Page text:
Face, a Reluctant Show Dog
by Practitioner Kathi Lehman.
Face, a longhair standard Dachshund, came to TTouch® as a Champion show dog. Vicki and Bruce Walsh were Face's owners and breeders. The Walshes have bred and shown dogs for thirty years. They had tried all the normal show dog training and socialization with Face, but while he was champion, he had developed bad behavior patterns.
Face had managed to finish his championship, but he was afraid of everything. He is an exquisite dog, but he is very nervous. At times, Face would totally loose it in the ring, and it would be everything Bruce could do just to hang on to him. He was very afraid of loud noises and would go into freeze at times. Face did not ever eat very well and was a very poor traveler. If Face had a "good" day and managed to win, he would totally refuse to walk on to the winners' platform to receive his award or have his photo taken.
Bruce brought Face to me ready to give up on Face as a show dog. My assessment was that Face was very tight in his stomach area and generally not very present. Face was very sweet but did not make any kind of contact really with anyone.
I used a body wrap and a Halti on him. When Face had his TTouch® "clothes" on we just walked around for about three minutes. Many performance dogs have been over stimulated by their dog jobs and sometimes very short easy sessions are the way to begin a breakthrough with them. I also did a short basic session of Clouded Leopard TTouches and mouth work. I used a pressure of about a three with the TTouches. His tail was limp, so I did some gentle tail-work as well. Then we took a break of about an hour.
We let Face wander around mv place, visit with other dogs and wear his body wrap in this very relaxed situation. He wore his body wrap for about 15 minutes. He then had about an hour to relax and process his first session.
I then put the Halti back on and the body wrap back on and gave Face some food treats. We very slowly did the labyrinth. At first, Face was very nervous, and I used a wand to coax him along with me. We then put him into the Homing Pigeon and lie was a bit more confident with Bruce as the leader. When we added the platform, Bruce commented that Face would never go up on that. Using the Homing Pigeon, wands and bits of food treats, we managed to get Face to climb up on the platform. I then did another ten-minute session of bodywork and Face went home.
Bruce brought Face back the next weekend and we began with the same light bodywork. Face was still very tense in his body with his gut area really feeling like a knot. Face had a much easier time with the confidence course this time. We added his stepping over a couple of low poles. These low poles are made by cutting swimming pool noodles in half. At first, stepping over something was very hard for Face, but he managed. My hope was that by asking him to pick up his feet tjat he would become more aware of his feet and his body.
Face went to a dog show the next weekend. He did better. Bruce felt he was calmer and more responsive. He won and he was willing to walk up the little ramp and take his ribbons. Bruce was also able to get a photo of Face standing on the little platform and that was another first.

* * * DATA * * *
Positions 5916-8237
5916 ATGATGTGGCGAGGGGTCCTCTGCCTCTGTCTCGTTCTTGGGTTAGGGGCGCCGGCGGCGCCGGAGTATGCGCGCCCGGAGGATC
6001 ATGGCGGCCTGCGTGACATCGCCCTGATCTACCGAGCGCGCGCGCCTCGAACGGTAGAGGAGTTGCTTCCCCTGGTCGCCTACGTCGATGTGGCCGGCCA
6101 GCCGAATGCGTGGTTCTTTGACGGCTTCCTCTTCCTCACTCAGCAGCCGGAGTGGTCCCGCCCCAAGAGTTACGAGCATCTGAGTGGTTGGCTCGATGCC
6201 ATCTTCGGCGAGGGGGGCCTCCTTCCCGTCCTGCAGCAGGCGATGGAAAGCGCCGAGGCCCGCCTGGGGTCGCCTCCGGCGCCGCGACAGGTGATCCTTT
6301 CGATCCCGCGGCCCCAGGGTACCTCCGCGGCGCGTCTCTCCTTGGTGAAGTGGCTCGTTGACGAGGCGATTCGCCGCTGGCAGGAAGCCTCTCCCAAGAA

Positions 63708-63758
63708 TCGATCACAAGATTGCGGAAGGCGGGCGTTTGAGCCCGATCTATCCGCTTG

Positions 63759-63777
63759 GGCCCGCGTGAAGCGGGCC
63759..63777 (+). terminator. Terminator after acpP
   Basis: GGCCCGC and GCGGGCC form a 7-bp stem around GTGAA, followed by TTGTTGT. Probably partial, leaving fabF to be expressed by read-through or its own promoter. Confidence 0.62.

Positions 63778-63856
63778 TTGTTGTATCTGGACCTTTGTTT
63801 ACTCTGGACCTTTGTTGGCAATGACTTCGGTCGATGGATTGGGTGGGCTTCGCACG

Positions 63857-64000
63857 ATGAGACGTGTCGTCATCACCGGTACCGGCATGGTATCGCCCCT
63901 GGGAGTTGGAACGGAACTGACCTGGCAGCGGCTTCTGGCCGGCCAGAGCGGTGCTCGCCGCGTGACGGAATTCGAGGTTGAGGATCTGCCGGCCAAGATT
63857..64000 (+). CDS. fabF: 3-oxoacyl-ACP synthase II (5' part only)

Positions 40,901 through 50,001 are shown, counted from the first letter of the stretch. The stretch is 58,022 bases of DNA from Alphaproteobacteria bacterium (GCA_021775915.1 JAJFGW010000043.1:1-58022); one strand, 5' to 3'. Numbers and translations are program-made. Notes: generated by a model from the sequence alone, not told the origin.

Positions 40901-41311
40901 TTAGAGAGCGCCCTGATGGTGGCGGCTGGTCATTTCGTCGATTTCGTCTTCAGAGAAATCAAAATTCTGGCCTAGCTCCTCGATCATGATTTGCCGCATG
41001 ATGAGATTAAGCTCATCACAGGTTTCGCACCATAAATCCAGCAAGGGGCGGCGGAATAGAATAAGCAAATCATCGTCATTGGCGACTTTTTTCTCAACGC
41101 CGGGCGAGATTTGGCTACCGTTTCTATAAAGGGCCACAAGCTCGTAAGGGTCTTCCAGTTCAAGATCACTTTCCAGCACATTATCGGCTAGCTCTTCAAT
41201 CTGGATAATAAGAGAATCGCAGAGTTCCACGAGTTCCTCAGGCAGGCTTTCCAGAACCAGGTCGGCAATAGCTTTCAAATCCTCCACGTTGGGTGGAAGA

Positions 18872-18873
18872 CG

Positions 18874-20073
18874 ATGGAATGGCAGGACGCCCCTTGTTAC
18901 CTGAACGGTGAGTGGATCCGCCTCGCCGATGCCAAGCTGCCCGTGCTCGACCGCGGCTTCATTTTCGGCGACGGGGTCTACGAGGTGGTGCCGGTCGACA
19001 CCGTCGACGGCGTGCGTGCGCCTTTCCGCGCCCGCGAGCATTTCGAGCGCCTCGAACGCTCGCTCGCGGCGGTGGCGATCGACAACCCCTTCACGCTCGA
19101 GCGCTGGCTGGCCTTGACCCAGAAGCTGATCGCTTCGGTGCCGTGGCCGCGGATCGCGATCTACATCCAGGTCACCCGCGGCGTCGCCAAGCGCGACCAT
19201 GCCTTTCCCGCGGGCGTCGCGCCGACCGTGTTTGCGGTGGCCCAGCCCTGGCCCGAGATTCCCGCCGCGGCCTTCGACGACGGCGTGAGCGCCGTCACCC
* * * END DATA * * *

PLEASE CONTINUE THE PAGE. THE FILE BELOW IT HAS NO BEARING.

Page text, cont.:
The Walshes live two hours from me. They wanted Face to have more TTouch sessions, but the drive was a bit much. I offered to take Face for a week of TTouch camp. I repeated the sessions as described above. I added an evening session of slow gentle bodywork including Raccoon TTouch and lots of TTouch mouth-work. It took four sessions before Face seemed to have a real relaxation response. I did not really think any true progress had been made, but he was a nice dog and I had enjoyed working with him.
Face went home. The first call I got was asking me what I had done to make him eat. The Walshes had not mentioned the issue with Face eating, so not only had I not done anything, but also, I didn't even know it was an issue! I had just fed him, but I had done a bit of TTouch on him prior to each meal because I was trying to maximize our week.
The next week, Face went to the dog show. He did very well. He was more relaxed than ever. He even ate little treats called bait in the ring.
The Walshes asked me to work on Face at a dog show. I did a couple of sessions on Face at nearby dog shows. These sessions included some bodywork prior to his being groomed for the ring. I did note that his tail did not feel as disconnected anymore. Hoever, his stomach area was still tense so I did Abalone TTouches on that area with a very slow lift at the end.
I went to ringside and used the lines on the floor to make a little labyrinth. Prior to asking Face to walk forward in our invisible labyrinth, I did a few circles on his rump above his tail. Then as we started out, I did a little flicking TTouch like the horse-leading position and Dingo to encourage him move out and use his rear legs. This warm-up seemed to work quite well. In the ring, Bruce would do light mouth-work on the outside of Face's lips prior to the judge examining Face.
Face has gone on to learn to enjoy his job as a show dog. He now lives with a very nice handler, Loreen Hogan. Loren keeps Face as a house dog when he is not at the shows and they have bonded very well. I taught Loreen some TTouches and she has continued his sessions. Face became the number one ranked Longhair Standard Dachshund for 1999.